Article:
I don't soak fish...just rinse/clean well and put in a zip-loc bag with a couple of paper towels. I change the towels 'till they have soaked up all of the moisture on the filets.

    My Keeper says dry fish cook much better than moist ones.
     
  14. BKS72

    BKS72 New Member

    Messages:
    3,361
    State:
    East of KC
    Use a couple of ounces of lemon juice or vinegar in your water. Gets rid of any muddy taste that might be there and you don't have to worry about it ruining your fillets. No need for the salt. Good luck!


    Branden
     
  15. iluvcatfishin

    iluvcatfishin New Member

    Messages:
    31
    State:
    Kentucky
    I just clean the fillets by hand by gently rubbing and sqeazing them in my hand while running water over them. This cleans them very well and gets the blood out of them. If I want to eat them in the next day or two I just put them in a bowl and fill the bowl with enough water to cover the fillets. I have never seen any advantage to putting salt in the water.

    If I want to save them for a later date I put them in a plastic container (I use the 1 gallon plastic ice cream containers) and fill it up with water then put the lid on the container and place it in the freezer. This way your fish do not get freezer burn and will taste as fresh as the day you caught them when thawed.
     
  16. Catgirl

    Catgirl New Member

    Messages:
    13,546
    I agree with that, but we do soak 'em like JimmyJonny mentioned.....sans the salt. To me, most prepared fish fry coatings (I love House-Autry) have plenty of salt in them already. As far as muddy taste goes, don't have a problem with it here. If the fish are filleted correctly they shouldn't have one.

    After they soak, I like to blot them with paper towels and let 'em sit out for about 30-45 minutes I guess.....until they are mostly dry feeling to the touch, and kinda tacky; then coat and fry.
     
  17. Redneck1

    Redneck1 Guest

    That dirty muddy water taste comes from the water they are caught from, good catfish should not have this flavor. I let my catfish set in a salt water bath but the water should only be a little salty, if you taste the water you should only barely be able to taste the salt, too much salt can make blue cat meat mushy, and as you guys know blue cats don't need any help getting mushy. I don't even know if salt does anything to catfish, but that's the way I was taught to do it. I've let them soak in ice water baths, salted and unsalted, I can't tell much difference, but you do need to rinse the salted water off before you cook the fish. I've learned this about blue cat meat, it needs to stay as cold as possible (ice cold is best) right up until you put it into the deep fryer. This will keep the meat as firm as possible once it's cooked. Flatheads, and channel cats don't seem to be effected as much as blue cats. Properly prepared blue cats can run a close second to a Flathead. Really good pieces of catfish only need four things for cooking; salt, pepper, yellow cornmeal, and oil for frying. No prepared batters, no fancy seasonings. These are just my opinions they definetly aren't laws to catfish preparing and cooking. It's just what works for me.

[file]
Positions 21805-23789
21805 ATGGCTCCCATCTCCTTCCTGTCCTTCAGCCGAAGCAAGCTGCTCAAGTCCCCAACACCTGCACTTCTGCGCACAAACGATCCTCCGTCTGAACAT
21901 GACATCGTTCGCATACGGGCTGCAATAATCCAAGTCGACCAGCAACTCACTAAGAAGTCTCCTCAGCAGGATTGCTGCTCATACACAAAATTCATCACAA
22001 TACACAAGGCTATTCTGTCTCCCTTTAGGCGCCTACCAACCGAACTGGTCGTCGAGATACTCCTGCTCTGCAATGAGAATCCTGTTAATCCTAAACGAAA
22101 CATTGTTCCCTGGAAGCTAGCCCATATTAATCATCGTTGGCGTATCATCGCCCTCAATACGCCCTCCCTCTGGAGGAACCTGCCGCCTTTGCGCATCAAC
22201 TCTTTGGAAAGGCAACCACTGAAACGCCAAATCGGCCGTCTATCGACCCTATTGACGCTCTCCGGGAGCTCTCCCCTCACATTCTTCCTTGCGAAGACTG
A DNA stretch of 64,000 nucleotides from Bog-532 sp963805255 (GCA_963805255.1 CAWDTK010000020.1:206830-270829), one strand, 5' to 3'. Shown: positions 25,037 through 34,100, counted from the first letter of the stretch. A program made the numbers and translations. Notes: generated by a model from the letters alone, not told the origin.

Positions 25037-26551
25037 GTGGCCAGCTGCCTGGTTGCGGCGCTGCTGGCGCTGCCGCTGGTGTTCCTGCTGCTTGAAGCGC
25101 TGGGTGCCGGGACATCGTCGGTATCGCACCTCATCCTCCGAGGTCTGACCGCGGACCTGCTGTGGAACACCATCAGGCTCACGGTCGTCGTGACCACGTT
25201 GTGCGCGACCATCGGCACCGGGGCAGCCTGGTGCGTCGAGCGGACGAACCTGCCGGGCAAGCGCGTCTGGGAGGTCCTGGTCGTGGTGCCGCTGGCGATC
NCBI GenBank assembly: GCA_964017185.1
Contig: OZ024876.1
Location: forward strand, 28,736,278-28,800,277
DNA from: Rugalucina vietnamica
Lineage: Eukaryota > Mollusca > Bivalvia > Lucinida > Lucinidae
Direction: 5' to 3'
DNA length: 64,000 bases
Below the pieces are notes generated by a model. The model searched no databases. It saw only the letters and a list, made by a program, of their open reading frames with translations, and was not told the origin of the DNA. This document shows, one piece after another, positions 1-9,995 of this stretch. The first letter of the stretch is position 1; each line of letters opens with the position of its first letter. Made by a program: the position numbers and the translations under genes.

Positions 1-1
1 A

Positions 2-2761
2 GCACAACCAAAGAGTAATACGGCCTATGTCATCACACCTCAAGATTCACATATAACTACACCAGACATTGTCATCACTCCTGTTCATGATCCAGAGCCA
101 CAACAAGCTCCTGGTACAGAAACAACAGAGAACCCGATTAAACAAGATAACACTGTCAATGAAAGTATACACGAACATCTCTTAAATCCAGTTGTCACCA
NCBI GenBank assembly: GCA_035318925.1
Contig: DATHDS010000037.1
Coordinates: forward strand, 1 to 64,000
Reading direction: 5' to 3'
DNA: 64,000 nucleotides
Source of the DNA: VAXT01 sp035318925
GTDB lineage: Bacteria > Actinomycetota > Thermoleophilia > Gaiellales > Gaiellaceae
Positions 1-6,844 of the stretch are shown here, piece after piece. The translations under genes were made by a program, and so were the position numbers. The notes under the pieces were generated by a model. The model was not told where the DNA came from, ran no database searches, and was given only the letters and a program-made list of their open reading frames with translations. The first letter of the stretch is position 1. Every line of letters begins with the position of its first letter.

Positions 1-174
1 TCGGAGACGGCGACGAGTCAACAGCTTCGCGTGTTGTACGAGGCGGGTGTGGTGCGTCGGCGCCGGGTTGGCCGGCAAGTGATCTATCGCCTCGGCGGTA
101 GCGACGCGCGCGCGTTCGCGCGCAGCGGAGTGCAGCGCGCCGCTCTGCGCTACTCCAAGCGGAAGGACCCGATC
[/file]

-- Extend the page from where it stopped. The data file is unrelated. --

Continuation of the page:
:smile2:
     
  18. Boomer

    Boomer New Member

    Messages:
    1,037
    State:
    Oklahoma
    Blue Cats have course meat, the larger ones anyway. That is why I only keep them in the 5 to 25 lb range, over 25 the meat is course and to me tough.

    I spend a lot of time on cleaning my catfish, the reason people dont like catfish is they dont clean them properly.

    First you need to get the red meat off, and there is a line down the center that is dark brown in color, that needs to come out also. Belly meat is good, however it takes some preperation. if you take and skin both sides of the belly meat it is tender and does not have a mud taste. So dont throw away the belly meat like most people do.
     
  19. Redneck1

    Redneck1 Guest

    You are 100% right about the cleaning. I clean the belly meat the same way as you stated, but even then the belly meat of big 'ol blues can be tough and stringy at times, but it still tastes good. Bigger catfish are just like anything else, certain parts of the fish have better cuts of meat than other parts.
     
  20. runabout199

    runabout199 New Member

    Messages:
    121
    State:
    Cartersville, G
    i think most people refer to the red line as a blood line and yes plz cut that out or you will prob. not like the taste of it.